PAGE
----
Saturday, January 07, 2012

From plow horse to "War Horse"

A movie that tracks the book on which it's based while breathing life into the story beyond its words is what makes the movie "War Horse" something special for horse lovers.

"War Horse" the movie thrills and hurts and inspires and sends you out of the theater knowing you've just been taken on a journey you would not have had simply reading.

The movie is based on the children's book written by Michael Morpurgo and published by Scholastic in 1982, telling the story of World War I from the view of a British cavalry horse named Joey.

Movie director Steven Spielberg, however, would have nothing to do with a talking horse narrating a movie.

Instead, "War Horse" takes the perspective of the people with whom Joey touches as he moves through life beginning with a harsh, yet charming start as a plow horse on a poor tenant farm in rural England. It's on the farm where we meet Albert (Jeremy Irvine), a young farm boy who teaches Joey how to pull a plow.

The war keeps looming into the film, drawing closer and closer with each day.

Finally, when the movie goes to war, the deep-seated feelings humans have for horses are used to draw the viewer into the story. In a metaphor-a-minute pace, "War Horse" shows the terror and brutality of the war as people struggle to stay alive and to remain human in a place gone mad.

Holding it all together is the thread of the relationship between young Albert and the horse Joey. As the war begins, Joey is separated from Albert and sold to the British army to help pay the farm rent after a heroic effort to plow an untilled field and plant it to turnips.

Knowing how to pull a plow is what keeps Joey alive on the battlefield after being captured by the Germans at the end of his first cavalry charge. The people Joey encounters as he goes from the hands of the Germans to the care of an isolated French farm girl and her grandfather and back again to the Germans share perspectives of the war.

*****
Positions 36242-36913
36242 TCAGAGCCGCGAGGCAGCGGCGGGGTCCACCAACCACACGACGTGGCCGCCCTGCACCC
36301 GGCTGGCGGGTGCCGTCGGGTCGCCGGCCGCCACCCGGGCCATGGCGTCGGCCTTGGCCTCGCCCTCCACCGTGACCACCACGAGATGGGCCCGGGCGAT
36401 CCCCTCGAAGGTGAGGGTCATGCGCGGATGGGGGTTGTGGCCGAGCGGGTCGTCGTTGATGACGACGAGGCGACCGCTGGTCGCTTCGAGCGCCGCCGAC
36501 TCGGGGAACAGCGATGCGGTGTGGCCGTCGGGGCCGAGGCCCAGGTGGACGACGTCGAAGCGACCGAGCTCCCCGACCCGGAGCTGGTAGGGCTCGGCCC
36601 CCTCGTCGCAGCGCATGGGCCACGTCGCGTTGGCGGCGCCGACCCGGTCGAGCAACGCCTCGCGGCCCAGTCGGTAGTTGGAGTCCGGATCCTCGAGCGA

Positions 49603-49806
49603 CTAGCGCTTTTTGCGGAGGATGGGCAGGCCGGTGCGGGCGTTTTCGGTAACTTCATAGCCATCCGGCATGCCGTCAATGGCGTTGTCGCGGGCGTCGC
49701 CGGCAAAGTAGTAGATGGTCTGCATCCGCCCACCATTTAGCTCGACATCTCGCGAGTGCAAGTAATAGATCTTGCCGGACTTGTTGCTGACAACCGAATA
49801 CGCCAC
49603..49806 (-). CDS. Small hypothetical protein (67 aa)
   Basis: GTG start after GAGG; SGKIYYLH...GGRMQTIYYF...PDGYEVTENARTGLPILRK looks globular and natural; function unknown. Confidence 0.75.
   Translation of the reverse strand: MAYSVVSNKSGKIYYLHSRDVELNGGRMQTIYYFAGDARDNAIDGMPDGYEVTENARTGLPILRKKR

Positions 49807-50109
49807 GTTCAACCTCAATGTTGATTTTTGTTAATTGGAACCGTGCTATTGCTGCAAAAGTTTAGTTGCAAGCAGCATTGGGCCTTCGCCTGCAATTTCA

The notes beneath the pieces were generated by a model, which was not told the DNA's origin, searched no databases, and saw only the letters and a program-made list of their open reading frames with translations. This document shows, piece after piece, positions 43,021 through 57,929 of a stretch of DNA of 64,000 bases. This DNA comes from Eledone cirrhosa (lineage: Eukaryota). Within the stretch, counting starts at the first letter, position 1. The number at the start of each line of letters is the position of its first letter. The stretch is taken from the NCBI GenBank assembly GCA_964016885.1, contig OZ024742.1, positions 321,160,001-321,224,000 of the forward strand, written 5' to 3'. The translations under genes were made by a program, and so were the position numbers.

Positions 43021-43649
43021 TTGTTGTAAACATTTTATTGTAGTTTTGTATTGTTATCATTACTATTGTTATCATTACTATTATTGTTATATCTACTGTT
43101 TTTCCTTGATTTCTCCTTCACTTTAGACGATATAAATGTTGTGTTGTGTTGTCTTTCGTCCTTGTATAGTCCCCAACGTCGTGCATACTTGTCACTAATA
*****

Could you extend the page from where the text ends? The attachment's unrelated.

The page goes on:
People are threatening at times but war is the real enemy in this movie. Each person Joey meets is trying to cope, to make it through another minute in a ghastly situation.

Albert joins the army hoping to find his horse. His journey through the trenches of the First World War heighten the tension and keep the thread of the story simple and compelling: boy falls in love with horse, loses horse, goes in search of horse.

In the signature moment of the movie, Joey is freed from his harness and goes on a wild gallop tearing into the brutal barbed-wire center of No Man's Land. There, hopelessly tangled and exhausted, Joey is aided by two soldiers, a German and a Brit.

Up to 14 different horses were used to play Joey in the filming of the story. Hundreds more horses were used in the show.

The entertainment trade press has said "War Horse" is Steven Spielberg's deliberate effort to earn an Oscar. Certainly, Spielberg knows how to tell a story and has used a very tried-and-true formula with "War Horse." The colors are deep and rich like old-fashioned film movies. Each frame is loaded with completely authentic and researched locations and props.

Is it sentimental? Unabashedly so. Sappy? At times. But make no mistake. This is a war story and it's when Spielberg takes us to war that we get the full treatment from this movie.

War scenes are graphic enough to keep "War Horse" on the edge of its PG-13 rating. It's no little kid's movie even if based on a children's book. Depictions of the final battle and last war in which cavalry were used in any large and meaningful way are as unsettling as they should be.

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